Metabolized Versus Free Cortisol: Understanding the Difference
by Carrie Jones, ND, MPH
The DUTCH Test™ is well-recognized for its ease-of-collection, coupled with comprehensive reporting that is not available from other laboratories. The cortisol metabolites in the adrenal section are among the commonly-highlighted markers appreciated by practitioners. They offer a much more complete view of the HPA axis when taken into consideration with the free cortisol.
Cortisol is made from cholesterol in the Zona fasciculata layer of the adrenal cortex. 80-90% of cortisol is bound to cortisol-binding globulin (CBG) (Dhillo, et al); much like thyroid is bound to thyroid-binding globulin (TBG) and testosterone is bound to sex hormone-binding globulin (SHBG). A very small percentage of cortisol is free and unbound, while the remaining is in transition. The human body produces cortisol first, and then different glands have the ability to keep it as cortisol or convert it into cortisone, which is biologically inactive, through the enzyme 11-beta-hydroxysteroiddehydrogenase (11bHSD).
Cortisol is then metabolized into 5-alpha-Tetrahydrocortisol (5a-THF) and 5-beta-Tetrahydrocortisol (5b-THF) and cortisone is metabolized into 5-beta-Tetrahydrocortisone (5b-THE). Since all production and output originally started as cortisol, the cortisone metabolites are added to the cortisol metabolites when evaluating the “total metabolized cortisol”. It essentially reflects how much cortisol was made in the body and has been processed out through the liver, into the kidney, and onto the DUTCH Test™. See below for two examples of DUTCH Test™ results showing appropriate cortisol clearance.
The amount of cortisol produced and the amount of free cortisol available can be very different in some scenarios. Measuring both allows for insight into the rate of cortisol clearance/metabolism. For example, higher levels of metabolized cortisol (compared to free cortisol) are often seen in obesity where adipose tissue is likely pulling cortisol from its binding protein and allowing for metabolism and clearance. The adrenal gland has to keep up with this cortisol sequestering and excretion, so cortisol production is often quite high (as seen in the levels of metabolized cortisol) even though free cortisol does not correlate positively with adipose tissue or BMI. (Abraham et al, Tomlinson et al) This insight is quite helpful for those looking to lose belly fat and suspect cortisol/stress is a major factor. These patients are often misdiagnosed as having low cortisol production when only free cortisol is measured. Increased cortisol clearance may also be seen in hyperthyroidism and is suspected to be part of the chronic fatigue story as well.
In patients with low thyroid, the opposite pattern is often seen. When the thyroid slows down or if there is peripheral hypothyroidism where free T3 cannot get into the cells, the clearance (or metabolism) of cortisol through the liver slows down. As a result, free cortisol starts to increase and may show up elevated on the DUTCH Test™. The literature is more definitive for lower metabolized vs. higher “free”. (Hoshiro et al, Taniyama et al)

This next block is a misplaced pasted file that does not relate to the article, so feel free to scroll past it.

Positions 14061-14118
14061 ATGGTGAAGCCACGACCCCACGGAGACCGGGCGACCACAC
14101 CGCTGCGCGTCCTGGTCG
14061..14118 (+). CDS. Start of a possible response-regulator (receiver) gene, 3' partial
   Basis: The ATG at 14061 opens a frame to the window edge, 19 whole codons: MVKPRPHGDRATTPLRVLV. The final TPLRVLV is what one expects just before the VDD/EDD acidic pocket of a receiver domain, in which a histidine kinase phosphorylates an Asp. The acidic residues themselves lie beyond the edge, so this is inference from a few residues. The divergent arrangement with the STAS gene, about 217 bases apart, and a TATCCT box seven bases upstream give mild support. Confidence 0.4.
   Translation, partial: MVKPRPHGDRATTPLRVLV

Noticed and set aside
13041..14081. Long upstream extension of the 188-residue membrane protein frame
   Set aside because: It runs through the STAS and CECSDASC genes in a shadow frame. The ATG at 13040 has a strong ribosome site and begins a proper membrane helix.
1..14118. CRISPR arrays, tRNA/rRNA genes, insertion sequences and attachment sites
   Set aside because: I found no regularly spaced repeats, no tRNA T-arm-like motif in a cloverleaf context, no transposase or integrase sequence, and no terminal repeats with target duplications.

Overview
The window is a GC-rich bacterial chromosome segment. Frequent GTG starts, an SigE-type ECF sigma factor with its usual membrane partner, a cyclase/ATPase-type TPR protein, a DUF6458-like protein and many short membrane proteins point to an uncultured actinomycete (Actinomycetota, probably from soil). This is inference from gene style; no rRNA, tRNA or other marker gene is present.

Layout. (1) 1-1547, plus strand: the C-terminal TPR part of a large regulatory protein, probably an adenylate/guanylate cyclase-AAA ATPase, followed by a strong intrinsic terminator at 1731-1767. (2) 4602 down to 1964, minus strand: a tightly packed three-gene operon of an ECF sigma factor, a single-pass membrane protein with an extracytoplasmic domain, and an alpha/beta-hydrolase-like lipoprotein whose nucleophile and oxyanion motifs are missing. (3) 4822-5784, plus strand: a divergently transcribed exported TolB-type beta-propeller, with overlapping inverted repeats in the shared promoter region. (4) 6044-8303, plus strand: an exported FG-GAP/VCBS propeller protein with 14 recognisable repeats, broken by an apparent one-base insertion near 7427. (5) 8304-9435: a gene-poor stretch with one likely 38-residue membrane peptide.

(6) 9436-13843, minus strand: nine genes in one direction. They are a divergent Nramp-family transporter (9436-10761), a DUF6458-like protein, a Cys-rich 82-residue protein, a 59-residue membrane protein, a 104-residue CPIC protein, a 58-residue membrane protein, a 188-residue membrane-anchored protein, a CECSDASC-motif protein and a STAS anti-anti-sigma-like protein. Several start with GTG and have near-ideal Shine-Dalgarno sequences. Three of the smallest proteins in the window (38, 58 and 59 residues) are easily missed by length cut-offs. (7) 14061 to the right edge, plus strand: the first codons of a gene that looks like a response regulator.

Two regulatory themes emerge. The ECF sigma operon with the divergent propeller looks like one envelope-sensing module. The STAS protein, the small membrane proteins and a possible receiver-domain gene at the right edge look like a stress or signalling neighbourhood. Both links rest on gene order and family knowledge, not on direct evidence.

The metabolized cortisol and free cortisol markers are important to use both together and separately in order to tell a more detailed story about the patient. Metabolized cortisol answers the question of how much cortisol is being made in total and clearing through the liver. Whereas free-cortisol results tell us how much cortisol is free to bind to receptors and allows for assessment of the circadian rhythm. The metabolites of cortisol also give insight into the relative activity of 11b-HSD types I and II, which controls the activation and inactivation (to cortisone) of cortisol. Having the most comprehensive testing available with the DUTCH Test™ allows for a more complete look at the overall HPA-axis picture. This in turn leads to better treatment and clinical outcomes.
Abraham, S. B., Rubino, D., Sinaii, N., Ramsey, S., & Nieman, L. K. (2013). Cortisol, obesity and the metabolic syndrome: A cross-sectional study of obese subjects and review of the literature. Obesity (Silver Spring), 21(1), 1-24. doi:10.1002/oby.20083
Dhillo WS, Kong WM, Le Roux CW, Alaghband-Zadeh J, Jones J, Carter G, Mendoza N, Meeran K and O’Shea D. Cortisol-binding globulin is important in the interpretation of dynamic tests of the hypothalamic-pituitary-adrenal axis. Euro J Endo. 2002;146
Hoshiro, M., Ohno, Y., Masaki, H., Iwase, H., & Aoki, N. (2006). Comprehensive Study of Urinary Cortisol Metabolites in Hyperthyroid and Hypothyroid Patients. Clinical Endocrinology, 64, 37-45. doi:10.1111/j.1365-2265.2005.02412.x
Taniyama, M., Honma, K., & Ban, Y. (1993). Urinary Cortisol Metabolites in the Assessment of peripheral Thyroid Hormone Action for Diagnosis of Resistance to Thyroid Hormone. Thyroid, 3, 229-233.
Tomlinson, J. W., Finney, J., Hughes, B. A., Hughes, S. V., & Stewart, P. M. (June 2008). Reducing Glucocorticoid Production Rate, Decreased 5alpha-Reductase Activity, and Adipose Tissue Insulin Sensitization After Weight Loss. Diabetes, 57, 1536-1543.